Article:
But on to the story. It’s just that this was definitely more than just reading a book; I truly was experiencing this one. Sinnett’s talent is mind-blowing, and if you never read past this sentence, I hope by now you’ve at least got the impression that I highly recommend his book. I admired the way Sinnett was able to capture both male and female, no one voice stronger or better or more believable than the other. Mary’s acerbic (but also often dryly humorous) tone reminded me quite pleasantly of Carol Shields‘s writing, not that Shields or her characters were bitter, but it was rather how Mary thought, what and how she observed, how she expressed herself as memory softened her until she came back to reality. Both characters were honest and raw and unafraid of admitting their deepest feelings, and one gets the impression that after all their years of pretending, there is no choice but to let everything out. Now senior, they are forced to come to terms with the past as time runs out. Ray writes to Mary once he discovers she’s found his journal, and holds back nothing. He has nothing to lose, and neither does she. In the end, Mary simply waits to be released.
What gripped me most were Mary’s and Ray’s memories of the hurricane and its events, as well as of their marriage at the time. Through these flashbacks, other Canadiana was also brilliantly, not laboriously, revealed, vividly and effectively marking setting and time for us and also carrying such tension and thrill that it was impossible to stop turning the pages. Sixteen-year-old swimmer Marilyn Bell‘s crossing of Lake Ontario was one of those notable bits, and it was these things, mentions of the CBC, streets in Toronto, and other events, that lent the book its distinct Canadian flavour. And the way he painted the past, with the clothes and streets and dialogue, you’d think Sinnett was there. No—it’s as though you are there.
But what got to me most was the horrible, ugly state of Ray and Mary’s marriage, their sad and brutal admissions, confessions, the lack of hope that either of them had, and that things only kept getting worse.
You see [Ray writes], if we had separated long ago perhaps I would have lost innumerable moments like this. And given the pain they cause us, the pain they cause me, the infinite regret, I would choose that. Yes, let us consign the beautiful bits to oblivion, I say, rather than have them cower here, fetid little ghost children, illuminating nothing more than this dank shadowland we have picked as our lot in life.
It isn’t genius to observe that the hurricane can work as a metaphor for their destructive relationship. The choice to use this background for the story of a disastrous marriage worked extremely well. What is genius is the way Sinnett allows each character’s story to be carefully revealed in such a way as to show that metaphor. Through each of them, the details of their worsening admissions and their increasing dysfunction are revealed bit by bit, much in the same way personal articles are found lying for all the world to see in the aftermath of tragedy.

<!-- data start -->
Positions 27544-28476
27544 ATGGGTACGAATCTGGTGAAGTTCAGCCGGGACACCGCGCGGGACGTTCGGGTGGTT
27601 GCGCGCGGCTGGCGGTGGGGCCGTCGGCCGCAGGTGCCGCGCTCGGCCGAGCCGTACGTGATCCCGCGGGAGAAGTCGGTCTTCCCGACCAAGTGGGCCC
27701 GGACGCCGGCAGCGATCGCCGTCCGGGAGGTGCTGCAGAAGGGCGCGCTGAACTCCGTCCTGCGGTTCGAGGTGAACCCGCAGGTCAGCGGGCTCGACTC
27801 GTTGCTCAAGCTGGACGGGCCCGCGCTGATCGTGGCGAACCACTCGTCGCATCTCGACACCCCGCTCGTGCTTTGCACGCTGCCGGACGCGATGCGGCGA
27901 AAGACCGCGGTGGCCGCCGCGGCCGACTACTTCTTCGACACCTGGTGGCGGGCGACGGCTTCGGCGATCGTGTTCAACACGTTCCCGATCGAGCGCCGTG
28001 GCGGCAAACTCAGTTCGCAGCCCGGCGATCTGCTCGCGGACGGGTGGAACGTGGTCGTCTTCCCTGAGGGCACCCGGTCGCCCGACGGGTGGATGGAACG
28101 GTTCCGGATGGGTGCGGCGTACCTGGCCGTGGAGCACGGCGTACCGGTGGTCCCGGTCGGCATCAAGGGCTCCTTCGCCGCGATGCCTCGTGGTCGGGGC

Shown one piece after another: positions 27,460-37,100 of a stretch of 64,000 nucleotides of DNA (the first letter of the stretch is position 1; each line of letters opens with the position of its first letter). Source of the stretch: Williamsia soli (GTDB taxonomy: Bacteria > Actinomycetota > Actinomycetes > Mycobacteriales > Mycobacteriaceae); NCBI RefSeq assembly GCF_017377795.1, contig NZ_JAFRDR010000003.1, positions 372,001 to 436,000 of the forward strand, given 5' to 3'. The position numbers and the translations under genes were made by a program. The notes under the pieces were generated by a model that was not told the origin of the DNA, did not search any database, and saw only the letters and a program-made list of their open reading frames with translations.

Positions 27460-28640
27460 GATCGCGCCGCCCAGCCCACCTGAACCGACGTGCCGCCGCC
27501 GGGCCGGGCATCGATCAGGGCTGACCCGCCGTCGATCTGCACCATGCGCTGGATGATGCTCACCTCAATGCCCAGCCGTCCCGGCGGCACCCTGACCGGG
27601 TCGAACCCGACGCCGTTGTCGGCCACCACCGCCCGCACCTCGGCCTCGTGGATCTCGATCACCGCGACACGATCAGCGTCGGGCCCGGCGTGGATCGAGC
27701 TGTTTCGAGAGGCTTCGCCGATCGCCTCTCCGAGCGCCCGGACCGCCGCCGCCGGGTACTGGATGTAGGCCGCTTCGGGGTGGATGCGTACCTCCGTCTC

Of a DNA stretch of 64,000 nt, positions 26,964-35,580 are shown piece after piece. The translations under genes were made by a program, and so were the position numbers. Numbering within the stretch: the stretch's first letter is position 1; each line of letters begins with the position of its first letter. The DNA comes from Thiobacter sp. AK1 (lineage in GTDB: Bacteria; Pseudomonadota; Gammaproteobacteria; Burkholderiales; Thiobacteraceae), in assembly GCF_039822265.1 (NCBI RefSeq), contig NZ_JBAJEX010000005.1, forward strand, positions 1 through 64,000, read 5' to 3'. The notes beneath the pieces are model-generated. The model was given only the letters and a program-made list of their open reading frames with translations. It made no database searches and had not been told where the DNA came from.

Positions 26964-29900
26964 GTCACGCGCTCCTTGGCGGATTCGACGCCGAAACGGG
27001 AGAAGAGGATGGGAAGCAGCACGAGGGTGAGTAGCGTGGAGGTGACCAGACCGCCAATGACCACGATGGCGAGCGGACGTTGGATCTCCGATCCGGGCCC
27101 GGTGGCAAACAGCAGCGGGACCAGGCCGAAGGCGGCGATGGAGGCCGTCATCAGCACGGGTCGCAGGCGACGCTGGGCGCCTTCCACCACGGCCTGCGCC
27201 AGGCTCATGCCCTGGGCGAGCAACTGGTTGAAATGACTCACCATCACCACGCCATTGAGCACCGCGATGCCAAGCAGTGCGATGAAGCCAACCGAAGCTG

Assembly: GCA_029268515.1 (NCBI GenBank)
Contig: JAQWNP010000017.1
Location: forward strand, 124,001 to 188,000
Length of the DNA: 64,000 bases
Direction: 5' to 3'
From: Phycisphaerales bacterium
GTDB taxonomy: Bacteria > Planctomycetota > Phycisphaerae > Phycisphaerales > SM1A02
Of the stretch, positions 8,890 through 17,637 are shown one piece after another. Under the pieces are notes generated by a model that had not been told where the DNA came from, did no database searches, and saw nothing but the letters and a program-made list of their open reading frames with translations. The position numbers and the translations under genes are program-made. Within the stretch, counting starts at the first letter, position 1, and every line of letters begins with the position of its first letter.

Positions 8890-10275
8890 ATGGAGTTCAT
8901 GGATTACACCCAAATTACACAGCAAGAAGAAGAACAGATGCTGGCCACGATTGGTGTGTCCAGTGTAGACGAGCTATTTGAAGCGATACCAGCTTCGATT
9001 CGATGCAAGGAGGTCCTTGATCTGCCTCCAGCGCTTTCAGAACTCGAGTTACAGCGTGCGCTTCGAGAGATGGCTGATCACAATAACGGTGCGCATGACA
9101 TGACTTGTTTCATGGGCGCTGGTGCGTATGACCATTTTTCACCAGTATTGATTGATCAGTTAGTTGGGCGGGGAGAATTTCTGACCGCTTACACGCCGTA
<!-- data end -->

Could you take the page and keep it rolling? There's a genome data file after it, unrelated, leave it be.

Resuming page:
A little about the style, which one cannot avoid noticing while reading this book. Sinnett’s prose is not only well paced and poetic but also surprising. His way of writing exposes unexpected adjectives and similes that might make you pause and cock your head. For example, ” The chill of it hit my stomach like a white flower blooming,” or “…and with the doctor’s manipulation the bone retreated beneath the skin like a tortoise gliding back into its shell,” or “I remember perfectly the sensation of his thigh against mine (hot, like a log that has just rolled from the fire….” At first I was thrown off enough that I didn’t like it; it seemed Sinnett was trying a bit too hard. But shortly I began to appreciate these turns of phrases, and found myself smiling when I read them.
Lest one think this novel is utterly depressing, with its catastrophe and downspiralling marriage, there is also humour—more from Mary, I think, but also from Ray. It’s a good balance to the regret and bitterness, the shocking twists and turns. And there is light, too, in their daughter’s relationship, and release, a sense that the horrible storm is over; finally there is hope.
The Carnivore is one of my very favourite CanLit novels. Last night, right after I finished it, I wrote to Jen:
Almost cross-eyed from reading for hours. It’s quarter after midnight now and I just wanted to thank you for thinking of me and sending me The Carnivore. I was trying not to finish it so I could write my review right after, but I failed, unable to help myself. I shifted around in one of my blue chairs by the bookshelves all night because they are not comfortable but this is how amazing, how incredible, how gripping that novel was: I sat in that chair for hours, in various states of discomfort, under a blanket and with tea, and finished every last word because I could not stop.
It is inconceivable that I would dog-ear pages as I read, but this novel was so engrossing I didn’t, indeed couldn’t, interrupt myself to get paper and pen or post-it notes. Instead, I forced those corners down as I read. And I confess, something about that act, and about the ever-growing fullness of the book and softness of the pages as it morphed in the almost 100% humidity, felt oddly satisfying. The novel felt used, appreciated, lived with. The writing was so excellent, the story so beautiful, that I was compelled to not only read the book but also mark it as my own.